Intelligent Design is the latest buzzword in the so-called dialogue between science and religion. The claim is made that scientific data cannot be understood naturally, that is, without gods or spirits, but require the additional element of divine purpose. In the minds of at least some of the proponents of Intelligent Design, the evidence in support of their position has become so strong that they demand, in the name of fairness, that it should become part of science texts and taught in the K-12 science curriculum. Scientists who raise objections are denigrated as “dogmatic” preachers of the religion of “scientism.”
This is all smoke and mirrors. Intelligent Design arguments amount to just one more set of variations on the argument from design. The Intelligent Design movement, despite protestations to the contrary, is nothing more than stealth creationism, yet another effort to introduce the particular sectarian belief of a personal creator into science education.
The argument for design of the universe is, of course, ancient. What is new here is the wrongful claim that this philosophical and theological argument is now supported by conventional science. This assertion appears on several fronts. In cosmology, for example, the Big Bang is cited as evidence that the universe had a beginning and thus a supernatural cause.
Here I will focus on another aspect of Intelligent Design that has received considerable media attention. It is regarded by theists as a great scientific breakthrough that makes the existence of divine purpose in the universe virtually irrefutable.
In his 1998 book Intelligent Design: The Bridge between Science and Theology (Downers Grove, Ill.: InterVarsity Press, 1999) and other published works, William Dembski asserts that he can mathematically and logically prove, from modern information theory, that life and the universe cannot possibly be the result of natural processes and chance. Thus, the argument from design has donned yet another set of clothes. However, as we will see, these new duds are almost as transparent as the Emperor’s, scarcely hiding the naked creationism that lies below.
Dembski derives what he calls the law of conservation of information. He argues that the information contained in living structures cannot be generated by any combination of chance and natural processes. Neither mechanism, he insists, is capable of increasing information.
Dembski uses as his quantity of information what in information theory is called Shannon uncertainty. This equals the number of bits that are needed to transmit a signal communicating a message, irrespective of the content of the message. A more conventional definition of information, consistent with the vernacular use of the term, is the decrease in Shannon uncertainty under the action of some process. If fewer bits are needed to describe the system after the process, then information about the system has been obtained. In any case, this is just a matter of definition.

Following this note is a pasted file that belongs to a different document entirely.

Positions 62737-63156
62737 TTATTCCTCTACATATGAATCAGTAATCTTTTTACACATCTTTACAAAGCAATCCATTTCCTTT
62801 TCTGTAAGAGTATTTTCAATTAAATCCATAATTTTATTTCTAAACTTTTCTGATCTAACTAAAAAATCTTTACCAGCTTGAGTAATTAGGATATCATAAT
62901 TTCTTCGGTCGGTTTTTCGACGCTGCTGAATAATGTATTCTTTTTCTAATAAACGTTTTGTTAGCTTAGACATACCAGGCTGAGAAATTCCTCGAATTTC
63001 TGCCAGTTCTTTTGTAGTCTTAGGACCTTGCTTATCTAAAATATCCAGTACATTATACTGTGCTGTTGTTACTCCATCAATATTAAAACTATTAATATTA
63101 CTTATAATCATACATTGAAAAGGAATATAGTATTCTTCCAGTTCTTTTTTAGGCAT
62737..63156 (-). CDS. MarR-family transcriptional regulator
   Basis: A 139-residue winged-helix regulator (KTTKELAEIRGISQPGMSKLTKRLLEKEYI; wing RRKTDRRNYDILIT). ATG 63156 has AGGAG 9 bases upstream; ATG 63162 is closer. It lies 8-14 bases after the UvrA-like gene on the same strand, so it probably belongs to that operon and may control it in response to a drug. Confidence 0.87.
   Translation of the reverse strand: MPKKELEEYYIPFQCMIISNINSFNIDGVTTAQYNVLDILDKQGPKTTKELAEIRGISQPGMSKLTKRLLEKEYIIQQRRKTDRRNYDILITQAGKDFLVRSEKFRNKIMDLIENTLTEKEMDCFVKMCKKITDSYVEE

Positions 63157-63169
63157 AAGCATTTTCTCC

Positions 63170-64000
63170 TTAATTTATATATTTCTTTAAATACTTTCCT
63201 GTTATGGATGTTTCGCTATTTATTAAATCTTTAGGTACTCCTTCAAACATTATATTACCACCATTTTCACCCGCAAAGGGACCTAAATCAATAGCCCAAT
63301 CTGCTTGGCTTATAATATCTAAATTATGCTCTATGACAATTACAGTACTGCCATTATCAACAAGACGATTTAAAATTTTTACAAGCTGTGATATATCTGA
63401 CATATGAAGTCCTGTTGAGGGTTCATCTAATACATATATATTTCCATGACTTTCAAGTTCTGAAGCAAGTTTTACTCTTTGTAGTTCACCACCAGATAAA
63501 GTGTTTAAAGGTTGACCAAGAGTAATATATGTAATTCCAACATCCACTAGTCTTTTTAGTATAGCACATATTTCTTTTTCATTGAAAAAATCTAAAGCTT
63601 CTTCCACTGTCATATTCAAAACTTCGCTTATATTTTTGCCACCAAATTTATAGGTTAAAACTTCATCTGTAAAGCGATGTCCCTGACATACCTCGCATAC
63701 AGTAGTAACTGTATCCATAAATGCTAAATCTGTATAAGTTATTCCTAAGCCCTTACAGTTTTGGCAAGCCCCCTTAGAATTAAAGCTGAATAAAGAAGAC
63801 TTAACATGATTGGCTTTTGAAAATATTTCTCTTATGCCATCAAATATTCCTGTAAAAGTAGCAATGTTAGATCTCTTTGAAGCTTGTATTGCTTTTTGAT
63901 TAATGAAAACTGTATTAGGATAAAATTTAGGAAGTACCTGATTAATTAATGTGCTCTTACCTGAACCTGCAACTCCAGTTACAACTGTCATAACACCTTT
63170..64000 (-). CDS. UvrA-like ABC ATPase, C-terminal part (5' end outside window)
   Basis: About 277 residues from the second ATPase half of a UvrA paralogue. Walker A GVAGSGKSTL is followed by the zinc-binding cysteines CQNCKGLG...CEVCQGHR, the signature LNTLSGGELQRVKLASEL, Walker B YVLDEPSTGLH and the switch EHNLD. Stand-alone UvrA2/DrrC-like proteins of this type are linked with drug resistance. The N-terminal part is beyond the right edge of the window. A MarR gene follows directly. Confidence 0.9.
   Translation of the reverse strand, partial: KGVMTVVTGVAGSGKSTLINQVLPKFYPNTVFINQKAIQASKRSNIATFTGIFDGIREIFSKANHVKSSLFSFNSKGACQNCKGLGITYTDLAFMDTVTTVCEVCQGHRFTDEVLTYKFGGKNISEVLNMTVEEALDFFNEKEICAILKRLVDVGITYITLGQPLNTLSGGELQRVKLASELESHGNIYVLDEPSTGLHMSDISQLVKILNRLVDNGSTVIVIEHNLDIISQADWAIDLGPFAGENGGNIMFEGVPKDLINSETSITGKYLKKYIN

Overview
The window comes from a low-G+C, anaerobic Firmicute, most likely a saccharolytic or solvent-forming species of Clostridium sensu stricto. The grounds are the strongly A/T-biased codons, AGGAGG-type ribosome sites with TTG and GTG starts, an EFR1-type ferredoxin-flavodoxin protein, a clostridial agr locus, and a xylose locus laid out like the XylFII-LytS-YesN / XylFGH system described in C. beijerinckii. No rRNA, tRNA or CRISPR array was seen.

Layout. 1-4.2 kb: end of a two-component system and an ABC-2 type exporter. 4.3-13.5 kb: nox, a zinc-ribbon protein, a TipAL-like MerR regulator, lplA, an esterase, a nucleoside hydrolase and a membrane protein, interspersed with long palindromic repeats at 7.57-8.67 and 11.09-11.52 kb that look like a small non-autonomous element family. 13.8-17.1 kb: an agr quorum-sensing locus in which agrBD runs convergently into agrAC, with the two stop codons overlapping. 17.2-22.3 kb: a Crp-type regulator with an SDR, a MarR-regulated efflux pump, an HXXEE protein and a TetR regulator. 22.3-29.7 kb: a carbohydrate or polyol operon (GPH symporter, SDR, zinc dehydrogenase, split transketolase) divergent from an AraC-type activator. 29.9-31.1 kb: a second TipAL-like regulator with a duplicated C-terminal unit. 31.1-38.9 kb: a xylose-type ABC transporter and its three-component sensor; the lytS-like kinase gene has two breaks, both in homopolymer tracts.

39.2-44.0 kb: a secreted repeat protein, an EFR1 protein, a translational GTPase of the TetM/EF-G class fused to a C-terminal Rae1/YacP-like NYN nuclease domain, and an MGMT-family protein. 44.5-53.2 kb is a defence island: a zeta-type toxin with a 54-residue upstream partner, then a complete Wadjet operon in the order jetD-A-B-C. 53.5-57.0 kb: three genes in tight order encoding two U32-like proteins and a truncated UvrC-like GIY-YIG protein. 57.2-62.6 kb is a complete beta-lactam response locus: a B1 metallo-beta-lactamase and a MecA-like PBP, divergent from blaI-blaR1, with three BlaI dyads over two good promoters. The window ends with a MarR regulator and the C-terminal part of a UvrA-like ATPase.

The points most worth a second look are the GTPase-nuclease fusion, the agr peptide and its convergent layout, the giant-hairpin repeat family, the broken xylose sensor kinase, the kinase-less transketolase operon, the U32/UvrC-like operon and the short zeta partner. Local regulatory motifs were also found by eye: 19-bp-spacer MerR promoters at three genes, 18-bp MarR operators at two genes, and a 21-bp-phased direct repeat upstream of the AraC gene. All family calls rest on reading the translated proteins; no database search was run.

More important is Dembski’s law of conservation of information, which states that the number of bits of information cannot change in any natural process such as chance or the operation of some physical law. As he explains it, “chance and laws working in tandem cannot generate information.” Since the universe contains information, that information must have come about by other means that he labels Intelligent Design. While he insists that this argument does not depend on any specific theological assumptions, his book unabashedly promotes his interpretation that the design inferred is the work of the Christian God. Indeed, the whole Intelligent Design movement is being more than a bit disingenuous when it claims that it has no religious agenda. I do not know of a single participant who is not a Christian and one only has to look at their Web pages to learn about their “wedge strategy” to get Christianity into science.
Now, it turns out that the Shannon uncertainty and the physicist’s entropy are identical within a trivial constant, a point that Dembski either does not recognize or chooses to hide. As is well known, entropy is a measure of “disorder.” The Shannon uncertainty is likewise a measure of the disorder in a signal, applied in communication theory.
In physics, the second law of thermodynamics specifies that, on the macroscopic scale of many-body processes, the entropy of a closed system cannot decrease. Thus Dembski’s law of conservation of information is nothing more than “conservation of entropy,” a special case of the second law that applies when no dissipative processes such as friction are present. This is a rare occurrence in everyday phenomena.
In fact, entropy is created naturally a thousand times a day by every person on Earth. Each time any friction is generated, information is lost. When Dembski says that information cannot be generated naturally, he seems to be voicing yet another muddled version of the common creationist assertion that the second law forbids the generation of order by natural processes. Like his predecessors, he ignores the caveat “closed system” in the formal statement of the second law. Open systems can and do become more orderly by their interaction with other systems.
For example, Earth is ordered by the action of energy from the Sun. The Sun provides for the generation of order on Earth, including that contained in living organisms.
Whenever a drop of water freezes into an ice crystal we observe the creation of order by a “mindless” natural process. We don’t need fancy information theory to tell us that. We can see it with our own two eyes. Dembski’s law of conservation of information and the rest of Intelligent Design are not just pseudoscience, they are wrong pseudoscience.